A lung screening could save your life.

Smokers are up to 30 times more likely than nonsmokers to develop lung cancer – the deadliest of cancers – but more than 90% of patients can be cured of lung cancer if they are diagnosed early.

What are the screening methods for lung cancer?

Lung cancer screening is done with a low radiation-dose CT scan. The scan takes a few minutes to complete and there are no IVs or contrast given.

Who should get a lung cancer screening?

If you are 50 to 80 years old and are a heavy smoker, such as smoking a pack a day, or a past smoker who quit within the last 15 years, a low-dose CT scan every year is recommended.

What are they looking for during a lung cancer screening?

Dedicated chest radiologists are looking for spots in the lung or other findings such as enlarged lymph nodes. It’s important to note that most spots seen during lung cancer screening are not cancer.

How is early-stage lung cancer detected?

Early-stage lung cancer does not typically cause symptoms, so the best way to detect lung cancer early is with screening.

Does screening help people live longer?

Lung cancer is the leading cause of cancer death in the U.S., in both men and women, yet if detected early, lung cancer has cure rates as high as 80-90%. Early detection with screening, smoking cessation and personalized treatment while lung cancer is localized, are essential to improving survival.

Who is at risk for lung cancer?

Anyone can get lung cancer. But there are some factors that can increase your risk for lung cancer. These include:

  • Tobacco smoke. Smoking is by far the biggest risk factor for lung cancer. About eight in 10 lung cancer deaths are linked to smoking. The longer you smoke and the more you smoke each day, the greater your risk. Cigar and pipe smoking are almost as likely to cause lung cancer as cigarette smoking.
  • Secondhand smoke. Breathing in other people's smoke also increases your risk for lung cancer.
  • Radon. Radon is a colorless, odorless, radioactive gas. It naturally comes from rocks and soil. It can enter the air and be breathed into the lungs. Outdoor levels of radon are not usually a concern. But radon can collect in the lower parts of buildings, such as the basements of homes. Radon levels vary across the country and even within neighborhoods. People who live a long time in a home with high radon levels have a higher risk for lung cancer. If you are concerned about radon, you can have your home tested.
  • Asbestos. Asbestos is a type of mineral fiber found in rocks and soil in many parts of the world. It has been used for many years in insulation and other products. Breathing in asbestos fibers can raise your risk for lung cancer. This is especially a concern for people who work around asbestos for many years.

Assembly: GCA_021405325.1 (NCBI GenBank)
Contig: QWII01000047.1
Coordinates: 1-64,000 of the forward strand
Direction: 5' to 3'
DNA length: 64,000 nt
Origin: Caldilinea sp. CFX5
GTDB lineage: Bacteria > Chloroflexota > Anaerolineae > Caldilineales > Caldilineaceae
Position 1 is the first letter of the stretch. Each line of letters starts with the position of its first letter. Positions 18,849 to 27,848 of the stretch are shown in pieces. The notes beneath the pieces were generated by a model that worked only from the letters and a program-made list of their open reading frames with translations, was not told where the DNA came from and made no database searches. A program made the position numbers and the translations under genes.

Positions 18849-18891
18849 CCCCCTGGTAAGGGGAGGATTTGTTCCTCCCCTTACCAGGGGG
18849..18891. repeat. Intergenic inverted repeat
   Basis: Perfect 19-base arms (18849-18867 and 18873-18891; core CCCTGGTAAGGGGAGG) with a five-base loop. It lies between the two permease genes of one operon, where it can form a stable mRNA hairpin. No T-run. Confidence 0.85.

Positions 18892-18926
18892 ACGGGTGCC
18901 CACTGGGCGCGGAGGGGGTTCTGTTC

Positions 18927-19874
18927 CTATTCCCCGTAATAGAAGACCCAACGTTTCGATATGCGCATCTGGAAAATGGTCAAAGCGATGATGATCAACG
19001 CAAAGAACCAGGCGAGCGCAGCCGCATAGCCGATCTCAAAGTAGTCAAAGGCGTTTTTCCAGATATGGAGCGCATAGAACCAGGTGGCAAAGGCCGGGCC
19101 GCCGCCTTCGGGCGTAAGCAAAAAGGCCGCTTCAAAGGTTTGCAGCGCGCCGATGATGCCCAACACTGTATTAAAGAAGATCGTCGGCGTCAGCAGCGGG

• Exposure to other chemicals. Certain other chemicals have been linked to lung cancer. These are found mostly in the workplace. The chemicals include arsenic, beryllium, cadmium, silica, vinyl chloride, nickel compounds, chromium compounds, coal products, mustard gas, diesel exhaust and chloromethyl ethers.
  • Air pollution. Air pollution seems to slightly raise the risk for lung cancer. This is especially true if you live near roads that have lots of traffic.
  • Radiation therapy to the chest. People who have had radiation to the chest in the past have a higher risk for lung cancer. Radiation therapy might have been used to treat Hodgkin lymphoma or breast cancer, for example.
  • Personal history of lung cancer. People who have had lung cancer are at risk of getting another lung cancer.
  • Family history of lung cancer. People with a family history of lung cancer have an increased risk for lung cancer. This is especially true if a parent, brother or sister had it. Some of this risk might be from shared household risk factors, such as tobacco smoke or radon exposure. Some of the risk might also be from shared genes in the family. For instance, some gene changes that run in families have been found to be linked to a greater risk for lung cancer. This can even affect people who have never smoked.

How can you manage the risk of lung cancer?

  • Don’t smoke!
  • Stay away from secondhand smoke. 
  • Have your home tested for radon.
  • Avoid or limit your exposure to chemicals that can cause lung cancer, such as diesel exhaust and asbestos.
  • Eat a healthy diet with lots of fruits and vegetables.

Do you smoke and want to quit?

If you have tried to quit smoking, you know how hard it can be. That is because nicotine is a very addictive drug. Within seconds of taking a puff of smoke, nicotine travels to the brain. It tells the brain to release chemicals that make you want to smoke more.

Quitting is difficult. Usually, people try to quit two or three times or more before finally being able to quit. Studies show that each time you try to quit, you will be stronger and will learn more about what helps and what hurts in the process. Half of all people who have ever smoked have quit. You can do it, too!

Anyone can quit smoking. The decision to quit and your success depend on how much you want to stop smoking.

Ask your doctor about ways to help you quit smoking.

Some questions for you . . .

  • Why do you smoke?
  • Why do you want to quit?
  • How will you feel when you stop smoking?

Three reasons to quit smoking:

  • Your children.
  • Your family.
  • You!

How much does a lung cancer screening cost?

Lung cancer screening is now covered by most insurance programs, including Medicare, for eligible patients. If your insurance does not cover this screening, we offer a discounted self-pay rate.

How do I schedule an appointment?

To schedule an appointment, call 513-584-LUNG (5864) and select option 1.